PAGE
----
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Anatomy
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serves to nourish the outer portion of the underlying retina

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Anatomy

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The Lens

The Lens

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The lens is a biconvex, avascular, colorless, and almost completely transparent structure, about 4 mm thick and 9 mm in diameter.

The lens is a biconvex, avascular, colorless, and almost completely transparent structure, about 4 mm thick and 9 mm in diameter.

It is suspended behind the iris by the zonule, which connects it with the ciliary body

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lens gradually becomes larger and less elastic throughout life.

lens gradually becomes larger and less elastic throughout life.

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The lens consists of about 65% water, about 35% protein (the highest protein content of any tissue of the body). Potassium is more concentrated in the lens than in most tissues.

The lens consists of about 65% water, about 35% protein (the highest protein content of any tissue of the body). Potassium is more concentrated in the lens than in most tissues.

There are no pain fibers, blood vessels, or nerves in the lens

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The Lens

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The Lens

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The Retina

The Retina

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The retina is a thin, semitransparent, multilayered sheet of neural tissue that lines the inner aspect of the posterior two-thirds of the wall of the globe.

The retina is a thin, semitransparent, multilayered sheet of neural tissue that lines the inner aspect of the posterior two-thirds of the wall of the globe.

It extends almost as far anteriorly as the ciliary body, ending at that point in a ragged edge, the ora serrata .

The outer surface of the sensory retina is apposed to the retinal pigment epithelium and thus related to Bruch's membrane, the choroid, and the sclera.

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In most areas, the retina and retinal pigment epithelium are easily separated to form the subretinal space, such as occurs in retinal detachment. But at the optic disk and the ora serrata, the retina and retinal pigment epithelium are firmly bound together, thus limiting the spread of subretinal fluid in retinal detachment.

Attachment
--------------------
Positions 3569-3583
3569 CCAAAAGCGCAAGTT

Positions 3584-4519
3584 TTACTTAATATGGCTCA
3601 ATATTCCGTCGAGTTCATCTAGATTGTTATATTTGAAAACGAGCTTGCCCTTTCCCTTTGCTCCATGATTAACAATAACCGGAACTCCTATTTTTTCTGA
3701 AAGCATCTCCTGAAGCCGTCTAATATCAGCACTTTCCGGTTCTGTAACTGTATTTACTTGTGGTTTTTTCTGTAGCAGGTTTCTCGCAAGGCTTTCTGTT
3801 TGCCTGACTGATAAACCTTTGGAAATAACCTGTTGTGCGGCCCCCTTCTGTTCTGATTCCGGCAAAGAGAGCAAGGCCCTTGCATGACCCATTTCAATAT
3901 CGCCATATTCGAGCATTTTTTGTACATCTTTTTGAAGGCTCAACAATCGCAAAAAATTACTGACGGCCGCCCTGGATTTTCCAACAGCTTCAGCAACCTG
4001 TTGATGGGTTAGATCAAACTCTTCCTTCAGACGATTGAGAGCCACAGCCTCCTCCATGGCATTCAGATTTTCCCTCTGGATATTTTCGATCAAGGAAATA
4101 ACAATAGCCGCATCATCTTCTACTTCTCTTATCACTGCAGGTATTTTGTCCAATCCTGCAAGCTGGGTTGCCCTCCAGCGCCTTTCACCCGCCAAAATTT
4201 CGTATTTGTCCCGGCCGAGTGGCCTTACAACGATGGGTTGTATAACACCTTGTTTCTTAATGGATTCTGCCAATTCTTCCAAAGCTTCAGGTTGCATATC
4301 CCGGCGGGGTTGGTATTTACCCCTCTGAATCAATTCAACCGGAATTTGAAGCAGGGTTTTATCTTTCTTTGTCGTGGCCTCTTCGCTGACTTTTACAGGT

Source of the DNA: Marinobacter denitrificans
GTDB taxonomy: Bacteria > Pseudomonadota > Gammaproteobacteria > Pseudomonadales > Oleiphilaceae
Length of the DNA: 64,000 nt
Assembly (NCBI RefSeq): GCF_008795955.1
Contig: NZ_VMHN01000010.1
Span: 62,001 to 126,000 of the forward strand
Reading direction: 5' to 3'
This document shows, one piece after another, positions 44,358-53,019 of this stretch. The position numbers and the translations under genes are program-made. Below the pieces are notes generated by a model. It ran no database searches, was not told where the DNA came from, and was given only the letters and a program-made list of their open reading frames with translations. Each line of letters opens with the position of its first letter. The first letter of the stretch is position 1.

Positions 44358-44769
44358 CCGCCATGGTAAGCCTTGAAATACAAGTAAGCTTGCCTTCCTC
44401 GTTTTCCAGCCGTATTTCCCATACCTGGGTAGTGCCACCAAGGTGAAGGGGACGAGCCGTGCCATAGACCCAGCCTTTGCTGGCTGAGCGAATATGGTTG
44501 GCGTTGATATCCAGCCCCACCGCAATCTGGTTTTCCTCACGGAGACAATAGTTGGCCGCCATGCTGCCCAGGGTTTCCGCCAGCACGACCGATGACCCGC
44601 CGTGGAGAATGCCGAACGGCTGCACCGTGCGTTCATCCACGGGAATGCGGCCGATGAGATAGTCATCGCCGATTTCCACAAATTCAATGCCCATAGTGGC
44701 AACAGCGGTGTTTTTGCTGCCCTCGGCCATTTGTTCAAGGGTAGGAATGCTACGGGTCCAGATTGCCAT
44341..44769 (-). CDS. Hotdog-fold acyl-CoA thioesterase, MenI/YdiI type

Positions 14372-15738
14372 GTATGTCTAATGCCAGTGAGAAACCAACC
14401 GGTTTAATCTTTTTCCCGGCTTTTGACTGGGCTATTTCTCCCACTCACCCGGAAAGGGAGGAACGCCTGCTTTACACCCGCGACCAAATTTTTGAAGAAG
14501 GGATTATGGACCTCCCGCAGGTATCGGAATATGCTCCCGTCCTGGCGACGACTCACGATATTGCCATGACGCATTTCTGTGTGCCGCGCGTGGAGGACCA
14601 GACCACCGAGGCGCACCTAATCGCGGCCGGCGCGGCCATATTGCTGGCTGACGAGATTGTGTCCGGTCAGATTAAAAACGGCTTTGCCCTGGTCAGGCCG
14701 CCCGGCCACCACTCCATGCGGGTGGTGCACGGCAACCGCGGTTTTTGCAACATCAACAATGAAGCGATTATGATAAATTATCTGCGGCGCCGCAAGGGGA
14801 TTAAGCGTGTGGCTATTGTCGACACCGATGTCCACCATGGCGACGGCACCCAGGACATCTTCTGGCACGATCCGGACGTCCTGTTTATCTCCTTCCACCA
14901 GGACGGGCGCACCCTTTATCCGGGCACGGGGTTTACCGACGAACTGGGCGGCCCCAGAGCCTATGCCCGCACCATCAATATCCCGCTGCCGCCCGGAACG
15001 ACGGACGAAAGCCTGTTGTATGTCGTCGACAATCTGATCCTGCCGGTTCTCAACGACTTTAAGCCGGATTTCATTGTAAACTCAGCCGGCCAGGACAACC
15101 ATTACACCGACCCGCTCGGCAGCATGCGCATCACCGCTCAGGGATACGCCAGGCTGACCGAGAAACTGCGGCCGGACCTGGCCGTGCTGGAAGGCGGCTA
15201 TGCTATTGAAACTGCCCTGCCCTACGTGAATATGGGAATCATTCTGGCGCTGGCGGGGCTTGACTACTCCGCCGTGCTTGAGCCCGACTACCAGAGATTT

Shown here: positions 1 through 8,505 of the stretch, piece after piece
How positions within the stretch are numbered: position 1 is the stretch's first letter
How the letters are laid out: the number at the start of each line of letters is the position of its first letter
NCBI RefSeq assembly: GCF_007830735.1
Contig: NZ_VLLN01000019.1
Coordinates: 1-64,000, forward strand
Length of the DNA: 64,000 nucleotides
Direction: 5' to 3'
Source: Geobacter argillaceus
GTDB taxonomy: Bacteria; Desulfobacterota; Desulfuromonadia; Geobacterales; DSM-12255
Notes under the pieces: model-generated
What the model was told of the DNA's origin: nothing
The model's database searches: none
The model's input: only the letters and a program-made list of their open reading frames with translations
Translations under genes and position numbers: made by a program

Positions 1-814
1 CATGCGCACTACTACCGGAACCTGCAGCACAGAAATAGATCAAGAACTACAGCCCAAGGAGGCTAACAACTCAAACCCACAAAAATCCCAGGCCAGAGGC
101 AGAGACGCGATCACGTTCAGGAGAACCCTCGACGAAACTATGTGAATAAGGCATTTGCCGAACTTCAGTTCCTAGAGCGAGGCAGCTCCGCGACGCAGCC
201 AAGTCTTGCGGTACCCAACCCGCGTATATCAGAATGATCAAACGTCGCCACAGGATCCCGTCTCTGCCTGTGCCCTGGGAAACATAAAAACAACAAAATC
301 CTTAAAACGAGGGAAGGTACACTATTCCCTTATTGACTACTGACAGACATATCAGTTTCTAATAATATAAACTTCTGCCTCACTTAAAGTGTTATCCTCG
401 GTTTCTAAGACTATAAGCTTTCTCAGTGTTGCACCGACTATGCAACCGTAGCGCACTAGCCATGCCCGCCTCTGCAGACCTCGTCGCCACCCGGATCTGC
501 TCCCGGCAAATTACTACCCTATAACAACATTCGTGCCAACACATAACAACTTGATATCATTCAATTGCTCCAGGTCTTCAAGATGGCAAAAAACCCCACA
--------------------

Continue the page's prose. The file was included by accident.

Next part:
In most areas, the retina and retinal pigment epithelium are easily separated to form the subretinal space, such as occurs in retinal detachment. But at the optic disk and the ora serrata, the retina and retinal pigment epithelium are firmly bound together, thus limiting the spread of subretinal fluid in retinal detachment.

This contrasts with the potential suprachoroidal space between the choroid and sclera, which extends to the scleral spur. Choroidal detachments thus extend beyond the ora serrata, under the pars plana and pars plicata.

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The layers of the retina, starting from its inner aspect, are as follows: (1) internal limiting membrane; (2) nerve fiber layer, containing the ganglion cell axons passing to the optic nerve; (3) ganglion cell layer; (4) inner plexiform layer, containing the connections of the ganglion cells with the amacrine and bipolar cells; (5) inner nuclear layer of bipolar, amacrine, and horizontal cell bodies; (6) outer plexiform layer, containing the connections of the bipolar and horizontal cells with the photoreceptors; (7) outer nuclear layer of photoreceptor cell nuclei; (8) external limiting membrane; (9) photoreceptor layer of rod and cone inner and outer segments; and (10) retinal pigment epithelium .

The layers of the retina, starting from its inner aspect, are as follows: (1) internal limiting membrane; (2) nerve fiber layer, containing the ganglion cell axons passing to the optic nerve; (3) ganglion cell layer; (4) inner plexiform layer, containing the connections of the ganglion cells with the amacrine and bipolar cells; (5) inner nuclear layer of bipolar, amacrine, and horizontal cell bodies; (6) outer plexiform layer, containing the connections of the bipolar and horizontal cells with the photoreceptors; (7) outer nuclear layer of photoreceptor cell nuclei; (8) external limiting membrane; (9) photoreceptor layer of rod and cone inner and outer segments; and (10) retinal pigment epithelium .

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